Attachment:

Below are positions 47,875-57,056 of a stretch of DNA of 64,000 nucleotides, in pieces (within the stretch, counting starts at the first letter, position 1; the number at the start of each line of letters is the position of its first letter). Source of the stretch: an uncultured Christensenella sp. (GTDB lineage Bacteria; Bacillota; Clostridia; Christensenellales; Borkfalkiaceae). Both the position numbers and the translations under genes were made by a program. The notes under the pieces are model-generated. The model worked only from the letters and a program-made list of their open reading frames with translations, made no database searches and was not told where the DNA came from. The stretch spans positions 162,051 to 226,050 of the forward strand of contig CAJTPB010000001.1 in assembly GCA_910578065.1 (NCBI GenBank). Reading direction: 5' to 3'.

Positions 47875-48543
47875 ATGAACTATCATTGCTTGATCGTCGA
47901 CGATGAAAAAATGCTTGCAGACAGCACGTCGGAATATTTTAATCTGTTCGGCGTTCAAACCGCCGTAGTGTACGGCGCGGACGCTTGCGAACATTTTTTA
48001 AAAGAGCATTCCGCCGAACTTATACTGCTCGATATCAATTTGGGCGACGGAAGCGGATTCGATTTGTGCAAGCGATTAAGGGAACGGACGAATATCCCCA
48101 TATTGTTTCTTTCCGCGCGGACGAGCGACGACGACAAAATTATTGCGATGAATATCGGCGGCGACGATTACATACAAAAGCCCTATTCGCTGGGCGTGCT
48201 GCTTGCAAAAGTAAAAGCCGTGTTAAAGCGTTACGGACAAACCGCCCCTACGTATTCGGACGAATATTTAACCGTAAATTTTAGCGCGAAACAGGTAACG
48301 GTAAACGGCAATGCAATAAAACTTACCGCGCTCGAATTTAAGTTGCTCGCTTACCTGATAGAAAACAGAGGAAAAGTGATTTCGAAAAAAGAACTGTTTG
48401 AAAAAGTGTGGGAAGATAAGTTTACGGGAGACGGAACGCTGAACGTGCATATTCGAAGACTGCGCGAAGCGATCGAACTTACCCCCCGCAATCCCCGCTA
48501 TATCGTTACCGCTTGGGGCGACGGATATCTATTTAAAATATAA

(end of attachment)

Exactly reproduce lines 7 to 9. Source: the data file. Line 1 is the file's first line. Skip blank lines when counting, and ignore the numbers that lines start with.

48201 GCTTGCAAAAGTAAAAGCCGTGTTAAAGCGTTACGGACAAACCGCCCCTACGTATTCGGACGAATATTTAACCGTAAATTTTAGCGCGAAACAGGTAACG
48301 GTAAACGGCAATGCAATAAAACTTACCGCGCTCGAATTTAAGTTGCTCGCTTACCTGATAGAAAACAGAGGAAAAGTGATTTCGAAAAAAGAACTGTTTG
48401 AAAAAGTGTGGGAAGATAAGTTTACGGGAGACGGAACGCTGAACGTGCATATTCGAAGACTGCGCGAAGCGATCGAACTTACCCCCCGCAATCCCCGCTA